B: When you start talking Shakespeare I really get lost. It's all Greek to me. I just cannot understand any of it.
A: Well, you must understand a little because you use his expressions all the time. "It's Greek to me" is from the play Julius Caesar! And it's a one way to tell someone you don't have a clue what's going on.
B: I have to say I am a little jealous that you know so much about Shakespeare. And I'm not one to fall victim to the green-eyed monster.
A: Guess what?
B: Don't tell me? That expression is also from Shakespeare? I thought it came from the fact that feeling bitter kind of makes you feel sick. And sick people often look green.
A: You are right. Before Shakespeare's time, the color green was most commonly linked with bad health. In his play Othello, Shakespeare turned the idea of being sick with a disease into a condition -- being sick with jealousy.
B: You know there are many other playwrights out there. Shakespeare is not the be-all and end-all of English writers.
A: No one ever said he was the most important person in the English-speaking world. But now that you said it -- be-all and end-all is my favorite Shakespeare expression. And it comes from my favorite play, "Macbeth." As Macbeth is preparing to kill the King, he says, "That but this blow / Might be the be-all and the end-all."
B: I really didn't know that Shakespeare was such an influence on the way we speak today. I just thought he was for old college professors and people who do nothing but go to the theater.
B: Seriously, it is fun to find out that so many of his words and expressions are still used today.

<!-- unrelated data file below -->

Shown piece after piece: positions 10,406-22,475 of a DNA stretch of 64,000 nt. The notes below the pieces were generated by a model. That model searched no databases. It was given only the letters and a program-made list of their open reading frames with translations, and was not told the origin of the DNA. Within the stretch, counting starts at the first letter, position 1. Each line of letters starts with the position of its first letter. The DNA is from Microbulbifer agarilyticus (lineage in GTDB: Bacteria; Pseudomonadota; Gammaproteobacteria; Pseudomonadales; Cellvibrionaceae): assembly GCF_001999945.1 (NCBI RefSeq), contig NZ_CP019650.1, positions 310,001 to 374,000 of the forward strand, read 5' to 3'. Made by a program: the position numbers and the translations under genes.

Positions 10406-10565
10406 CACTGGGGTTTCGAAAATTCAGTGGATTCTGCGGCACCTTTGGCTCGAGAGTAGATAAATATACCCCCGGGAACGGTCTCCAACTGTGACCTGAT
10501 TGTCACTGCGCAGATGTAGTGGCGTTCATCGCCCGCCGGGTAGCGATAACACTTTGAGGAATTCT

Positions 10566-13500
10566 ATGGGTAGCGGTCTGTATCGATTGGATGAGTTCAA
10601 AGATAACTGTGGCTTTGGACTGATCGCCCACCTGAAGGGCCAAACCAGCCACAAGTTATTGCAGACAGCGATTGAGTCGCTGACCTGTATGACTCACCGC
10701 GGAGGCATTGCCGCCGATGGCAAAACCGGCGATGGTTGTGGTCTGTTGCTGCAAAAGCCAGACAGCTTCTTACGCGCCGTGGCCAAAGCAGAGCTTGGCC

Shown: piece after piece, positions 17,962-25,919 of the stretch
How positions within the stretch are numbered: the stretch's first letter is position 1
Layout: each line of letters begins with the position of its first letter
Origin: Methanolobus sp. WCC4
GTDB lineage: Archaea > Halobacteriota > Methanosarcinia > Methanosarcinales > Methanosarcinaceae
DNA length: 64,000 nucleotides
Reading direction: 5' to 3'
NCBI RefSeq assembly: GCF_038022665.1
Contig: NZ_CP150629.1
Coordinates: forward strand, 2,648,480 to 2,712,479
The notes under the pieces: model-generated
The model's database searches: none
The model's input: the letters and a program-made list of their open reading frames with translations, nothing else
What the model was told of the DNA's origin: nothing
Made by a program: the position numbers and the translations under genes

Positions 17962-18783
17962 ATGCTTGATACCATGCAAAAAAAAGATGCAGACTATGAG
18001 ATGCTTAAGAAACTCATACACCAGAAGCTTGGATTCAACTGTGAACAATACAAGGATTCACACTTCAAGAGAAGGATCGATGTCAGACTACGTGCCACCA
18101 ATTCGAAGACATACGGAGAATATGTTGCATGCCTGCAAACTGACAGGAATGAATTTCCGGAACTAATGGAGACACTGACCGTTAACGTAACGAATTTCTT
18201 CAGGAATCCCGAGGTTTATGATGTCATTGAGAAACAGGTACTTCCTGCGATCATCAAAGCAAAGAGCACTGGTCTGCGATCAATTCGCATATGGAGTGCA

A: Did you know, he even invented the knock-knock joke.
A: Knock, knock!
B: Who's there?
B: Orange who?
A: Orange (Aren't) glad I didn't quote Shakespeare again?
B: Yes. Yes, I am. Now be quiet. The play is about to start and I don't want to miss a word.
We hope you enjoyed this special Words and Their Stories celebrating the writer William Shakespeare. Have fun using the Shakespearean expressions that you heard today.
I'm Anna Matteo.
Do have a favorite Shakespeare play? Have you ever heard of these Shakespearean expressions? Let us know in the Comments Section!
Anna Matteo wrote this story for VOA Learning English. George Grow was the editor.
Words in This Story
buff – n. a person who is very interested in something and who knows a lot about it
wild-goose chase – n. a foolish and hopeless pursuit of something unattainable.
eat out of house and home – idiomatic expression : to eat everything that someone has in the house
lie low – phrase keep out of sight; avoid detection or attention
It's all Greek to me. – idiom : used to mean that you do not understand something
jealousy – n. an unhappy or angry feeling of wanting to have what someone else has
green-eyed monster – n. jealousy thought of as a monster that bites or attacks people
be-all and end-all – n. the most important part of something or the reason for something